Thursday was booked with an all day Privatization Conference sponsored by the Economic Policy Institute. They are a group that I had contacted to identify an economist who might be interested in working on a research paper to add facts to our battle against privatization. Randy Weiland and Christine Corcoran also went to the conference where we ran into Abby, the PASS lobbyist. We gathered a lot of good information. During one of the afternoon panels, the Federal rep from AFSCME, who I have been planning to contact, asked some pointed questions and conveniently in a room of 300 people, he was sitting right behind me. The economist that had been recommended to me was one of the speakers. He wrote a book that scrutinized the real costs of popular privatized services showing that they often cost more that keeping the service in government.
I passed a few notes with Randy Weiland about making the Columbia University professor our new best friend and as soon as the Q&A was over, I turned to talk with the AFSCME rep (BTW they have some great anti-privatization information on their web site) about working together against ATC privatization and turned to see that Randy and Christine had snagged the professor and brought him over to me. We have an appointment to discuss the research project next week. Luckily, it will be the day after our privatization/contracting groups come to DC to meet with John and I to streamline and refocus NATCA’s activities.
Back to the office after the conference where I had 15 messages waiting and so much e-mail that I had to forward it to my home account so I could catch up this weekend. I can’t imagine how much has piled up for John while he has been out of the office. A call from our oceanic IPT liaison took me away from the office to catch up on the status of the oceanic modernization effort. Word in the halls is that they are going to go after contracting out oceanic service again this year. As we were talking, I wondered exactly who it could be contracted to. A thorough briefing gave me the facts I needed. NAVCANADA doesn’t have the capacity or automation to take the Pacific and Australia and New Zealand don’t have the ability (and I don’t imagine the interest) to take the Atlantic. No one could get a system up and running faster than we can at this point. Mainly because they would have to start from scratch and would not have the controllers.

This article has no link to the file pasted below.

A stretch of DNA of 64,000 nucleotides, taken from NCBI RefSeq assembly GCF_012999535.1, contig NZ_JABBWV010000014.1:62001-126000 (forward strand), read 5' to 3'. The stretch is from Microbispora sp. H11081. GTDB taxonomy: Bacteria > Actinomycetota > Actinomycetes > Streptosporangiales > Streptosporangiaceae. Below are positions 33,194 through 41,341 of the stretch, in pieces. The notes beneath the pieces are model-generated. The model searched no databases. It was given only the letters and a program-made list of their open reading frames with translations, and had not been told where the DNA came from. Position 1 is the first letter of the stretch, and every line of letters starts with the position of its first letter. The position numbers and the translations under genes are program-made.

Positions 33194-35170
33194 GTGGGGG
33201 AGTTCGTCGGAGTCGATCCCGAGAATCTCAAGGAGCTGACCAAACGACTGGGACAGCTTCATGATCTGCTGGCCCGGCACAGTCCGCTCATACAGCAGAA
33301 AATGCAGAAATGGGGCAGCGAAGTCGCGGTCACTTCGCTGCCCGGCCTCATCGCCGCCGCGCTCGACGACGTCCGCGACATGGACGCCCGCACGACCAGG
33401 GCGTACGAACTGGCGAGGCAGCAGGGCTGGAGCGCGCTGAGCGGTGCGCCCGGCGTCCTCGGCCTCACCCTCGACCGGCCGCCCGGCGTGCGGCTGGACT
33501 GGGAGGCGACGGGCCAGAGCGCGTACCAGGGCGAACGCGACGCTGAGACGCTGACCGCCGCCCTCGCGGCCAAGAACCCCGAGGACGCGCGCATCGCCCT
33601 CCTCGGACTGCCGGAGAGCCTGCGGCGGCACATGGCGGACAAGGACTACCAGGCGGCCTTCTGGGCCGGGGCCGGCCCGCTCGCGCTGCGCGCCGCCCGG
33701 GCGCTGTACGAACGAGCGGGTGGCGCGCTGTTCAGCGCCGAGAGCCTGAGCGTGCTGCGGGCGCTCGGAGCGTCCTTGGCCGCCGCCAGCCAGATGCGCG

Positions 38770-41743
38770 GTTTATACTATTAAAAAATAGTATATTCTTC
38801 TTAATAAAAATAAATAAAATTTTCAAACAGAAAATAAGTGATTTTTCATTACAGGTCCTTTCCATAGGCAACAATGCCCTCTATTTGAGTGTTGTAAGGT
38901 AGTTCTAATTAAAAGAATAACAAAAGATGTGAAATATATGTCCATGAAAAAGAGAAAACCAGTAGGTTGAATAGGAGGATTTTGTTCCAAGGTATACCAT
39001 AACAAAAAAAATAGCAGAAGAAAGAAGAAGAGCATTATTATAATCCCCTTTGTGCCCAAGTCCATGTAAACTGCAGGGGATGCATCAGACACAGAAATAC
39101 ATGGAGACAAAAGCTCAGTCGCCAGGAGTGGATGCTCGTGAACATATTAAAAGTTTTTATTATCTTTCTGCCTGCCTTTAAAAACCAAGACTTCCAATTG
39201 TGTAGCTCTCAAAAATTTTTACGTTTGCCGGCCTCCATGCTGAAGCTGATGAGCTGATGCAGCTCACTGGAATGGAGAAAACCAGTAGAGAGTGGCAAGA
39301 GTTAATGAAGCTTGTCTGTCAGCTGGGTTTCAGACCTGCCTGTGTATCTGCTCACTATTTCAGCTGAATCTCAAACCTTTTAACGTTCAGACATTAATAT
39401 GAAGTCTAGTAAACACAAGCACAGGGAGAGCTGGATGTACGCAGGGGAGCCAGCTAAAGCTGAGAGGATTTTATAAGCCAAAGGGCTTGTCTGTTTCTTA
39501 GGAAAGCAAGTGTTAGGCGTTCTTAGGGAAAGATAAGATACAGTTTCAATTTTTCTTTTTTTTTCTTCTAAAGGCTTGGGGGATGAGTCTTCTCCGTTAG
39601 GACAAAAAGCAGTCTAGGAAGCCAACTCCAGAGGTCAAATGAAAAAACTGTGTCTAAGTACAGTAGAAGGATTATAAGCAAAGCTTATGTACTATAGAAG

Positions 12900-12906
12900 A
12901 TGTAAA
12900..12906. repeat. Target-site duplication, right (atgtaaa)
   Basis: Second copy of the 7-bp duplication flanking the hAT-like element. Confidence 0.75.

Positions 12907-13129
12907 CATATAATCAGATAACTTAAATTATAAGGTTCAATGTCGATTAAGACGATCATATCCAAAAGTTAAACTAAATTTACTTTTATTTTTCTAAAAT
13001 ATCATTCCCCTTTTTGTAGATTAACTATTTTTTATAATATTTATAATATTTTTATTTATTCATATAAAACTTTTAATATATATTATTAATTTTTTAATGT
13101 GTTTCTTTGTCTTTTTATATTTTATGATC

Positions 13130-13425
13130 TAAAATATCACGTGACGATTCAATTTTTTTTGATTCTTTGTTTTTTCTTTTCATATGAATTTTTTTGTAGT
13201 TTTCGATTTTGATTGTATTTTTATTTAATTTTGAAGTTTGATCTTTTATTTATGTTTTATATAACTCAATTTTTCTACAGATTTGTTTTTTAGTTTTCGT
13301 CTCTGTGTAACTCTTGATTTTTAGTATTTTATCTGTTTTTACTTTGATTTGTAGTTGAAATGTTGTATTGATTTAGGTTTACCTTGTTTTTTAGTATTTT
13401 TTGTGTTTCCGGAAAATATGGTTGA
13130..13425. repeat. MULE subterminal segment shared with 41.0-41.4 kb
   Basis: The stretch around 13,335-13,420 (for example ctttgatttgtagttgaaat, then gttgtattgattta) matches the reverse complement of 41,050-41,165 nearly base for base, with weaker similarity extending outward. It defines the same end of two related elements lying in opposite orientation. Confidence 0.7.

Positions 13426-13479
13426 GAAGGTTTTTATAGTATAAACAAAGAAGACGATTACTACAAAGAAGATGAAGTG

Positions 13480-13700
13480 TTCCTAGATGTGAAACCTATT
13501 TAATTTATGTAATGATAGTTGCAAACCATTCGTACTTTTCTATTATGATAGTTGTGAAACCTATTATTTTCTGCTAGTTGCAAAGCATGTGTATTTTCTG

Unfortunately, these arguments about the risks of contracting out any major service make full-scale privatization look more attractive to those that are bound and determined to make a big move. NAVCANADA bought all of the personnel and equipment from Transport Canada. Anyone who still doesn’t think privatization is on some people’s agenda, check out the CATO Institute’s guidebook for the 107th Congress. I don’t want to spoil the ending, so it can be found at www.cato.org, there is a PDF version.
USA today ran a letter supposedly supporting the AAL TWA merger, but slid into ATCA bashing and included privatizing ATC. Our response went out this afternoon. Speaking of this afternoon, I came in this morning with meetings scheduled with Dale Wright, Tim Casten, Sussan Tsui-Grundmann, thinking I was going to get to skate, when Doug Church breezed in to ask if I could give an on camera interview to Fox news. What we thought was going to be a quest for sound bites to air tonight, turned out to be an hour-long interview that they are planning for Feb. sweeps.
Well, this plane is packed like a can of sardines and the guy next to me can’t seem to stop fidgeting, so I guess I will call it a week.